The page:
We all depend on sunlight, but unless you live at the equator, you won't get the same amount of it every day. Like all the planets in this solar system, Earth rotates around an axis, an imaginary line between its North and South poles. At the same time, it orbits the sun, finishing a new lap every 365.25 days.
Relative to its pathway around the sun, Earth's axis has a 23.5-degree angle tilt. If it weren't for that helpful tilt, seasons as we know them wouldn't exist. The skewed axis is also responsible for one of the world's most astonishing places: The Arctic Circle.
Geographers define the circle as everything at or above 66 degrees and 34 minutes north latitude. (Put simply that means the exact dividing line falls between the 66th and 67th parallels in Earth's Northern Hemisphere.)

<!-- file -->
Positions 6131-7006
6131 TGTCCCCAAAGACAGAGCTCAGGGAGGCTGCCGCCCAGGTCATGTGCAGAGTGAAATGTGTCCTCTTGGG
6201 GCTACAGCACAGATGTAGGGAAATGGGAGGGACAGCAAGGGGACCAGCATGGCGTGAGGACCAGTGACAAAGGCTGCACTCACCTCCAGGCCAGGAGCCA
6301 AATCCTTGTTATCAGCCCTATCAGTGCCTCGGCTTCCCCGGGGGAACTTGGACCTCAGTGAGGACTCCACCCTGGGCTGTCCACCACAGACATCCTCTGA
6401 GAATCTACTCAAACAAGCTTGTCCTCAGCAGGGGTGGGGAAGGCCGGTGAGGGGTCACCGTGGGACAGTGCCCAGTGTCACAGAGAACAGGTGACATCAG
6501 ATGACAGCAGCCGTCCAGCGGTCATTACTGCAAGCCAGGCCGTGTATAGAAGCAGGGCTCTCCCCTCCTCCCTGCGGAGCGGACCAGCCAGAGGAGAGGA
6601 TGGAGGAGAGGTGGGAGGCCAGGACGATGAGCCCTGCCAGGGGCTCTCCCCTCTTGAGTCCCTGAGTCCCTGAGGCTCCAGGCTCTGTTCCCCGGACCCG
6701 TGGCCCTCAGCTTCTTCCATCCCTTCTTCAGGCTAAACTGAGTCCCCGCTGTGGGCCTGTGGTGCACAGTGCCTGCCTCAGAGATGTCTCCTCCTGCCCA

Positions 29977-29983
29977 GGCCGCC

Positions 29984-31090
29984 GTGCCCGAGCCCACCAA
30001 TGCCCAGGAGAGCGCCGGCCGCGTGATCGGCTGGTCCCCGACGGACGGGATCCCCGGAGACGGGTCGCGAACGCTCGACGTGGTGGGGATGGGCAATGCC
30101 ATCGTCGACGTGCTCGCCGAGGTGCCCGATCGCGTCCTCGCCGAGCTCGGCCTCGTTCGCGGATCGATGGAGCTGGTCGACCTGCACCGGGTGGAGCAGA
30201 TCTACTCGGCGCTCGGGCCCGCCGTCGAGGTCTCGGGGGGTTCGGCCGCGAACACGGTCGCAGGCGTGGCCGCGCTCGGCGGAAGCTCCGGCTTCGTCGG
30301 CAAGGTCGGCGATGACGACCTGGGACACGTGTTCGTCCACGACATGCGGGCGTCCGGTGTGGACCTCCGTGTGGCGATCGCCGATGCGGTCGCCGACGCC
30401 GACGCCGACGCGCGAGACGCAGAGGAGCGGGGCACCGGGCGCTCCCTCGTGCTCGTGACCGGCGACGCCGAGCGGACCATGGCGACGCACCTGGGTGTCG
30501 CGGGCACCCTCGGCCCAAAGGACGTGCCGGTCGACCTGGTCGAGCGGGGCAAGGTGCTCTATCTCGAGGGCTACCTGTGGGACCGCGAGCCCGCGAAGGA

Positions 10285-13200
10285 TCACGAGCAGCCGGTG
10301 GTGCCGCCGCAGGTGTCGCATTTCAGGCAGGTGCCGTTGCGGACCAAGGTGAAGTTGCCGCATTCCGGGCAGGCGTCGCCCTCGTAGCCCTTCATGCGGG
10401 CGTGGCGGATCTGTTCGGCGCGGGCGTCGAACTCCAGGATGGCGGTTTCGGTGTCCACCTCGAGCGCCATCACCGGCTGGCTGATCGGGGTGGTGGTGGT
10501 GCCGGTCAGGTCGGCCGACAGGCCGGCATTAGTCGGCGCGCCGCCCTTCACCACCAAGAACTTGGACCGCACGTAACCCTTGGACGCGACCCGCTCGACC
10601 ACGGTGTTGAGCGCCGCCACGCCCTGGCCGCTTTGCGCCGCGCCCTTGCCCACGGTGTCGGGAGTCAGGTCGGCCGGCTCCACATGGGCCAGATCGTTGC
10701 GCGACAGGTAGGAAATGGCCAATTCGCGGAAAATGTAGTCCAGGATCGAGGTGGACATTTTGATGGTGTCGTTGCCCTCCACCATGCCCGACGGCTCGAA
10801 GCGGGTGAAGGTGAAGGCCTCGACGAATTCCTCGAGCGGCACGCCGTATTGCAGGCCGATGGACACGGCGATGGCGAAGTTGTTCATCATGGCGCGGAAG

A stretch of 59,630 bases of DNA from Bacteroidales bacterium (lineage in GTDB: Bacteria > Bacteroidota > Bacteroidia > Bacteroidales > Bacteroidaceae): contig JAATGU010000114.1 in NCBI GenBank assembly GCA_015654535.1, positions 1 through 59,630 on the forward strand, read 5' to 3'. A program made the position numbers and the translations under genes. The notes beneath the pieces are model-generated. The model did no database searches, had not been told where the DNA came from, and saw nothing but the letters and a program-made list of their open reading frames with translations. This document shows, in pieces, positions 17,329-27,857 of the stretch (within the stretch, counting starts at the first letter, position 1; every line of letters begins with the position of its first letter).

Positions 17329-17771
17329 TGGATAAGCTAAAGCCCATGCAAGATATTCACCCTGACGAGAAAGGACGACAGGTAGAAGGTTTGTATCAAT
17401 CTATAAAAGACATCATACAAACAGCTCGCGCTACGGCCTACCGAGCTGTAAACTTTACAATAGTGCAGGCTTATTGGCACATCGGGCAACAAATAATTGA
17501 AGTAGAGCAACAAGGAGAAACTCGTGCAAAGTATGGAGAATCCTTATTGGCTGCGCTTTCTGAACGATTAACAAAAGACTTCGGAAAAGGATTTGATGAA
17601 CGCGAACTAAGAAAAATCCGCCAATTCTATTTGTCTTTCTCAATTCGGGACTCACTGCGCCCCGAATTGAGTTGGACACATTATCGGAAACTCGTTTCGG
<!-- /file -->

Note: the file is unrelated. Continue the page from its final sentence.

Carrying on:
Strange hours are a characteristic of the region. Throughout this area, the center of the sun never climbs above the horizon during the winter solstice — the shortest day of the year.
Here, the skies can be dark at high noon or sunny at midnight. Yet life persists. The Arctic Circle encompasses 4 percent of the global surface. And for hundreds of thousands of people, it's also home sweet home.